Five in a Row: A Game for Practicing Addition Facts {April}

I'm back with more (free) Five in a Row fun. If you haven't given this game a try yet, what are you waiting for?  It's a fun and easy way for your students to practice their addition math facts.

What is Five in a Row?
Five in a Row is fun and engaging game where students practice their basic addition math facts.  Students will roll two number cubes (labeled 5-10) or two dice, add them together, and cover the sum on the game board.  The object of the game is to be the first person to cover five numbers in a row.

  • Game boards
  • Game pieces (double sided counters, dimes and pennies, different colored linking cubes, and so on) NOTE: since the two players share the same game board, they need different game pieces to denote which spaces they've claimed as their own
  • 2 Number Cubes (blank cubes numbered 5 through 10) OR 2 dice (depending upon the level of play)
How to Play
  • Students play in pairs. 
  • Student A rolls the two number cubes (or dice), adds the numbers together, and covers that number on the board.
  • Student B does the same.
  • Play continues back and forth in this fashion.
  • The first player to get five counters in a row is the winner!
Note:  If a player rolls their number cubes or dice, but the sum is not available, then they do nothing (and hope they have better luck when their next turn comes around).

You can grab this Five in a Row game board for free!  It includes color and black and white versions, as well as two levels of play:
  • Sums of 2 through 12 (played with two dice)
  • Sums of 10 through 20  (played with two number cubes numbered 5-10)
I hope you enjoy the early freebie!  And, as always, a black and white version of each level of play is included.

Click here to grab this free game board.


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What's the Problem {April}

Looking for some fun and challenging word problem practice?  Then, look no further, the newest installment of "What's the Problem?" is ready to share.  This (free) mini book series is a great way to give students practice with writing their own addition and subtraction word problems.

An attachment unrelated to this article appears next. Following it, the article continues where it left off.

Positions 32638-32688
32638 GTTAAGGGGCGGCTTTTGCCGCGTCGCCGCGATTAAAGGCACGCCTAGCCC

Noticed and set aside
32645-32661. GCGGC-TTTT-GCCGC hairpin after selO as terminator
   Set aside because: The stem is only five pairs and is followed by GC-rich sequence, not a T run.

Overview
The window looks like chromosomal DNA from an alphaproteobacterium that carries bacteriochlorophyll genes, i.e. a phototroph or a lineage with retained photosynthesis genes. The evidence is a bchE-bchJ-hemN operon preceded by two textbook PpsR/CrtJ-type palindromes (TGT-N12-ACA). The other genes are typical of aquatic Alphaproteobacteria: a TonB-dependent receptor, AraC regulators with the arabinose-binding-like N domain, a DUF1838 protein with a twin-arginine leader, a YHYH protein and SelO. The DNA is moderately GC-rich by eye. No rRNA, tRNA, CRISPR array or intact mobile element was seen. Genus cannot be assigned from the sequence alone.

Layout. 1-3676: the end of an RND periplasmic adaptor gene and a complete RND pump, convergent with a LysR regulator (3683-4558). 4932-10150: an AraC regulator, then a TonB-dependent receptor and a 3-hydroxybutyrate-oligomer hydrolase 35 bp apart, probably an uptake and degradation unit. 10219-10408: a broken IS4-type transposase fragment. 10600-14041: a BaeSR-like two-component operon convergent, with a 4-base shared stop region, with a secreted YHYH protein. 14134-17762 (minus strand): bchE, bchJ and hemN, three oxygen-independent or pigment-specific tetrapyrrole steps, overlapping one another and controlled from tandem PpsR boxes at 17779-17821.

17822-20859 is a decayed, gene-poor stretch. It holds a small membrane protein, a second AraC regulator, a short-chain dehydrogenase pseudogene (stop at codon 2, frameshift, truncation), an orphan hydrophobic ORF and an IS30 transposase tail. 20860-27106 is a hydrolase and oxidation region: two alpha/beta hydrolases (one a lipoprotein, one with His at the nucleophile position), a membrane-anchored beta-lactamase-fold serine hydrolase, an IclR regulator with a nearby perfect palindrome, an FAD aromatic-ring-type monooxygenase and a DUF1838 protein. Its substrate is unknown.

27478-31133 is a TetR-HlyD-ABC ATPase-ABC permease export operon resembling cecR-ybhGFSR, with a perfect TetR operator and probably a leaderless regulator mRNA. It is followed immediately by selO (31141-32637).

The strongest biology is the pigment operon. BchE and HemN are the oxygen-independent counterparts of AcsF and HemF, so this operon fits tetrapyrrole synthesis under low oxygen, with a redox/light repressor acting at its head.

So what is a "What's the Problem?" mini book?  It's a project that tasks students with creating a story (word)  problem for a given answer.  They have to use a different kind of thinking to do this, and they have to use the correct vocabulary terms as they write their problems (i.e. "how many more?" or "how many in all?" and so on).

When working on this skill, my students are taught to write three sentences.  The first two sentences pose the problem, and the third asks the question. I also tell my students that they need to use the answer label throughout their story.  For example:

Sally found 15 plastic containers.  Then, she found 11 more plastic containers.  How many gold plastic containers did Sally find in all?

"What's the Problem?" is a great way to get students thinking about word problems from a different angle and encourages them to use math vocabulary appropriately. They have to focus carefully on crafting their word problem and as they develop this skill, they will also be able to more easily solve other word problems.

When your students are ready, they could write two step story problems. Or, you could task them with adding "extra" information to their word problems as a device to try and "trick" the reader.  You could also have students draw a model for their word problem in the space at the bottom of each page.

You can grab the free April mini book here.

Also, you can find my other "What's the Problem?" mini books here. 


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Weather, Weather, Weather

Weather is one of my favorite springtime units.  It's usually a hit with the kids too because they love learning about their world.  And, they can even relate to (some of) the material because they have experienced it.  So, let's take a look at some engaging ways to learn about weather in the primary classroom.

Track the weather 
For some reason, kids always get a kick out of this.  Who am I kidding...I get a kick out of it too.  Each day we visit and check the conditions and temperature of our city.  Sometimes, we track our own weather, as well as that of a city with a similar climate so that we can compare the daily temps and conditions.

This is a super old tracking form that I made years ago.  I wish I had a copy to share, but since I made it a million years ago, I can't seem to locate the digital file. :(

Use Your Textbook
I like to use our Science textbooks throughout my weather unit.  Bonus: the kids love this book!  Sometimes, they ask to read it in their free time.  For real!  I digress.

After reading some content in your textbook (or any kind of text you have available-close reads, A-Z readers, etc.), have your students make a flap book to share key details from the text.

In this example, my students made flap books that identified and defined three types of wet weather as they were described in the text book.